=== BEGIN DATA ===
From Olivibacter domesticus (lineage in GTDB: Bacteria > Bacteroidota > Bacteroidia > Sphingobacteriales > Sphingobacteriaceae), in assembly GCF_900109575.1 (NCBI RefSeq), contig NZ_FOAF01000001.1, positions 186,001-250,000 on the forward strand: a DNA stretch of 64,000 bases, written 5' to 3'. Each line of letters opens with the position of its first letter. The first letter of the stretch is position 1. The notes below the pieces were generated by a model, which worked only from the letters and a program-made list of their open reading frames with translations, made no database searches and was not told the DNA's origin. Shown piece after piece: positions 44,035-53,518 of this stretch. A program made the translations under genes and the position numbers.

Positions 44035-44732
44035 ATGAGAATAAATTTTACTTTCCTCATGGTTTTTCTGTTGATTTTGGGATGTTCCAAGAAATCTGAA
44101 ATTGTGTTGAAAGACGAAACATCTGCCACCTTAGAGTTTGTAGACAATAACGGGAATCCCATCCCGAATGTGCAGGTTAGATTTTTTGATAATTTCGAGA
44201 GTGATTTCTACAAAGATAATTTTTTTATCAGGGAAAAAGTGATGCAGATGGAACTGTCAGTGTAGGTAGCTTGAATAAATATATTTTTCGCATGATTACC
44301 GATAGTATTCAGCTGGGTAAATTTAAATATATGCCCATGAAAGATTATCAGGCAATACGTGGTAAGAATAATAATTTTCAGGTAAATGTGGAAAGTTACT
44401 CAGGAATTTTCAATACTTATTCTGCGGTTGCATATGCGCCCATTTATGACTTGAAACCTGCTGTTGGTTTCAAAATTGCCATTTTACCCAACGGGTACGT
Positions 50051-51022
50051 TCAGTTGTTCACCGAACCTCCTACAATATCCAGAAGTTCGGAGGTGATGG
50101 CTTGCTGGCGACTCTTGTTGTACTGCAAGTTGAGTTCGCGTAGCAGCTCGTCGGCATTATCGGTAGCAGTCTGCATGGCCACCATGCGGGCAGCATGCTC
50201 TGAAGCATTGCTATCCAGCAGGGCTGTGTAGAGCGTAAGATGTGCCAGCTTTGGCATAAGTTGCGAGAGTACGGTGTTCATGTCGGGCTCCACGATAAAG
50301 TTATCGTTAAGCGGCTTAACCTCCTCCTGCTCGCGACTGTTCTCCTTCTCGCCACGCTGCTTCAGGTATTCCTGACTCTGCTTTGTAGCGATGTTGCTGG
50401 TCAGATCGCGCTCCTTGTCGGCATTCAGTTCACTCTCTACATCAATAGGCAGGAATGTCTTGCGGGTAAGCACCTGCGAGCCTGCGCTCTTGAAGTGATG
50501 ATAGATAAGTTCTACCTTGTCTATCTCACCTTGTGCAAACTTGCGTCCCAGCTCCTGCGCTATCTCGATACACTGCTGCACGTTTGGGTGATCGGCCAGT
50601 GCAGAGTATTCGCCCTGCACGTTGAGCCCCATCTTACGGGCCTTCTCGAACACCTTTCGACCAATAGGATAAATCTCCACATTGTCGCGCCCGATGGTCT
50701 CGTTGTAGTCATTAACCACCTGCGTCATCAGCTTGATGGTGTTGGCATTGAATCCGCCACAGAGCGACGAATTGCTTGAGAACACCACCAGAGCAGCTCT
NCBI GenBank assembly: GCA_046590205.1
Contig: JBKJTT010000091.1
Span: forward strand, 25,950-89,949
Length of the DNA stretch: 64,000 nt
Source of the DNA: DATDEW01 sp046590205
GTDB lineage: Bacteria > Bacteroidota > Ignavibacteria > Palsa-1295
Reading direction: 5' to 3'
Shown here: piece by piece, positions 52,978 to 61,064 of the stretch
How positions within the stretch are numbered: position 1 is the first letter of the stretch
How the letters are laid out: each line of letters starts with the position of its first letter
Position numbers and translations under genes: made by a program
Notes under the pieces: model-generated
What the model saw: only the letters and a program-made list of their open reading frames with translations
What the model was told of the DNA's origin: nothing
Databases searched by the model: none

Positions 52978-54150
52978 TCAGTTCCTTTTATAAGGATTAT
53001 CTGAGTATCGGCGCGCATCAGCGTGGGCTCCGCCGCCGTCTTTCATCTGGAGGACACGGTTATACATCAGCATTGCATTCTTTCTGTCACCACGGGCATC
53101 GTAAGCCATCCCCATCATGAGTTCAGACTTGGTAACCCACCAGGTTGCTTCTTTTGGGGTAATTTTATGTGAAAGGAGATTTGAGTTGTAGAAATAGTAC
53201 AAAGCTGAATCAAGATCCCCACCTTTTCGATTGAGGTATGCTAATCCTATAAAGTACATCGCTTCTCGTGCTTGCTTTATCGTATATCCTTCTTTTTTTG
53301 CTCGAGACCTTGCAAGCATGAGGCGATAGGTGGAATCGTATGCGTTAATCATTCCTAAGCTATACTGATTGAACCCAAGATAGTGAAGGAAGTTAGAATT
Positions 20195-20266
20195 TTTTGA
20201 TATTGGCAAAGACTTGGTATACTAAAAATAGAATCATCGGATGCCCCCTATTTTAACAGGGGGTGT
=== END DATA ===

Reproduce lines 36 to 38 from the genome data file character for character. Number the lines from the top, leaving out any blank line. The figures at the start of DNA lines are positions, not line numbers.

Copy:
53201 AAAGCTGAATCAAGATCCCCACCTTTTCGATTGAGGTATGCTAATCCTATAAAGTACATCGCTTCTCGTGCTTGCTTTATCGTATATCCTTCTTTTTTTG
53301 CTCGAGACCTTGCAAGCATGAGGCGATAGGTGGAATCGTATGCGTTAATCATTCCTAAGCTATACTGATTGAACCCAAGATAGTGAAGGAAGTTAGAATT
Positions 20195-20266